It’s been more than 50 years since the Guess Who lit up the charts with American Woman, and a group of dedicated fans are hoping to see the iconic Winnipeg band enshrined in the Rock & Roll Hall of Fame.
GuessWho4TheHall, a national grassroots campaign, is hoping to collect one million signatures by the end of February in an attempt to bring the band and its stellar career to the Hall’s attention and make the Guess Who only its sixth Canadian inductees — joining the likes of The Band, Leonard Cohen, Neil Young, Joni Mitchell, and Rush.
GuessWho4TheHall’s executive director Jenny Motkaluk told Global News the idea was sparked by a group of Winnipeg music fans who were talking about what they’d been listening to during the COVID-19 pandemic. Then the conversation turned to the Guess Who, and the fact that they’d never even been nominated for induction into the Hall.
“We decided that it was time that we did something about it,” said Motkaluk. “Of course, being from Winnipeg, we leveraged our networks across the country and decided to build this campaign so we can say loud and proud: Winnipeg loves the Guess Who, Canada loves the Guess Who, and music fans around the world love them.”
“The truth is, I think, for the fans, we love the music and we want to celebrate the legacy. The music of the Guess Who and the legacy of the Guess Who is part of our national identity.”
Motkaluk said the Rock & Roll Hall of Fame is the “mecca” for rock music, and that Canada has already honoured the band with as many accolades as it can.
Bands are eligible for induction into the Rock Hall 25 years after their first official release, so the Guess Who — whose first recordings as Chad Allan the Expressions date to the mid-1960s — certainly meet the requirements.
The band was inducted into the Canadian Music Hall of Fame in 1987, Canada’s Walk of Fame in 2001 and received the Governor General’s Performing Arts Award for lifetime achievement in 2002, on top of a laundry list of other honours.
“We think it’s time to celebrate them,” said Motkaluk.
“From a grateful nation to this band and their legacy, we want to say, ‘we love you, and you deserve a place among your peers’.”
The author of a book about the band said the Guess Who, as one of the first Canadian rock bands to have any kind of international success, definitely paved the way for Canadian acts who followed in their footsteps.
“(The Hall of Fame) is probably more important to a lot of Guess Who fans than it is to a lot of the band members themselves,” Robert Lawson, author of Wheatfield Empire, told Global News.
“So to put them on the map and maybe bring back some recognition for the band, especially in the States, where I don’t think they are as well-known as they once were… they definitely have enough hits and enough popularity at their height, more so than some other artists who are in the Hall. Probably for that reason alone, they should have been at least nominated at this point.”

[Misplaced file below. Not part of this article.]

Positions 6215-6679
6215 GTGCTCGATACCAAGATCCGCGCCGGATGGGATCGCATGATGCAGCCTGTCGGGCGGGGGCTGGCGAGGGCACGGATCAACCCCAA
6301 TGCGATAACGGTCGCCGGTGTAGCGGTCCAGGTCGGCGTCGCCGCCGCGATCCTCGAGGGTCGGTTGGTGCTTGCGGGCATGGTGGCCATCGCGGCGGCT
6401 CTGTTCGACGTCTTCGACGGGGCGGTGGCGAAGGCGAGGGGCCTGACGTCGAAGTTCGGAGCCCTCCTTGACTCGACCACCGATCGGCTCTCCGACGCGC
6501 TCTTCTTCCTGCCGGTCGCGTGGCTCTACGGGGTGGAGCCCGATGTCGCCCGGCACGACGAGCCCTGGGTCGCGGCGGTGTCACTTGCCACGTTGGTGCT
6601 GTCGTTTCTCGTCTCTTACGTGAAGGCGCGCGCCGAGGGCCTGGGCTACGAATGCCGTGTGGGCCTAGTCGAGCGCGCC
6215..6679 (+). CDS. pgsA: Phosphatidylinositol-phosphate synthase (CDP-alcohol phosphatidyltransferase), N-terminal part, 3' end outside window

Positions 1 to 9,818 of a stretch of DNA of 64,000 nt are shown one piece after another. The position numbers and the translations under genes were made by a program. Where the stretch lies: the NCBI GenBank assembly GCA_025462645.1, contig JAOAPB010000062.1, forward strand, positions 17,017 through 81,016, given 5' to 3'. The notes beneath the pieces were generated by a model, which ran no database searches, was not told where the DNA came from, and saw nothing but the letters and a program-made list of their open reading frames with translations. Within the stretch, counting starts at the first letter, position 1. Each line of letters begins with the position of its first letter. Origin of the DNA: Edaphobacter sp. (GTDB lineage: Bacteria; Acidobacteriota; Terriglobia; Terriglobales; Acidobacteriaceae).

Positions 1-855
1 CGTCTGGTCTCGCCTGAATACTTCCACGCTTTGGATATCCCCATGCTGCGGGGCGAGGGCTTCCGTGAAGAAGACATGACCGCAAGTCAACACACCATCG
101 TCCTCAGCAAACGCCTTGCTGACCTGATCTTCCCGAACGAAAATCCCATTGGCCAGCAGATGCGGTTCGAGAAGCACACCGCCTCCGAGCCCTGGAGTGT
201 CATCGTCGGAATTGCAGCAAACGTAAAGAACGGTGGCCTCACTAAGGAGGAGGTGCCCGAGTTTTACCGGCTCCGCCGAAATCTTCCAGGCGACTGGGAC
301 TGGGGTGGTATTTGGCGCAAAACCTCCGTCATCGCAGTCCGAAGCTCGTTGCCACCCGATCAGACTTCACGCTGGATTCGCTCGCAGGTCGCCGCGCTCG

Lawson said it will likely be a long journey to get the band into the Hall, based on the organization’s complicated selection process and internal politics, but he’s happy to support any effort to raise the band’s profile.
“The band is definitely eligible… so there’s no reason for it not to happen,” he said.
“I’m all for anything that brings more conversation about the Guess Who and about Burton Cummings to get more music out there and to make people aware of it.”
The Guess Who remain classic rock radio staples in Canada, and especially at home in Winnipeg, with instantly recognizable singles like These Eyes, No Time, Undun, No Sugar Tonight, and Running Back to Saskatoon, but their rise down south hinged on 1970’s American Woman LP, which broke them into the U.S. top 10 for the first time.
Guitarist Randy Bachman, who left the group shortly after American Woman, had subsequent success with projects like Bachman-Turner Overdrive, and frontman Burton Cummings enjoyed a successful solo career after leaving the Guess Who five years later.
Both have reunited — in various arrangements — with their Guess Who bandmates numerous times over the years, as well as recording and touring together as Bachman Cummings due to legal disputes over the use of the band’s name.
On Tuesday, the Manitoba150 organization announced the duo would be headlining a rescheduled concert at the Manitoba Legislature in honour of the province’s 150th anniversary.
Broadcaster and writer Alan Cross, host of The Ongoing History of New Music, said it’s a no-brainer that the band should be inducted, but the Hall doesn’t have a great track record when it comes to acknowledging acts from outside the U.S.
“The Guess Who were a massive international success in the late ’60s and early 1970s,” said Cross. “In 1970, they sold more records than the Beatles. They were a tremendously huge act from a small prairie city that a lot of people never heard of… and yet they managed to get their music to all corners of the planet.”
“If you can put Whitney Houston in the Rock & Roll Hall of Fame, which I still don’t understand, why can’t you look at the Guess Who? At least give them consideration.”
Although The Guess Who has undergone countless lineup changes and new incarnations since the Bachman/Cummings glory days, a version of the band featuring original drummer Garry Peterson continues to record and perform today. The band’s most recent album, The Future IS What It Used To Be, was released in 2018.
Fans can get involved with the GuessWho4TheHall campaign at https://www.guesswho4thehall.com/.
With files from Marney Blunt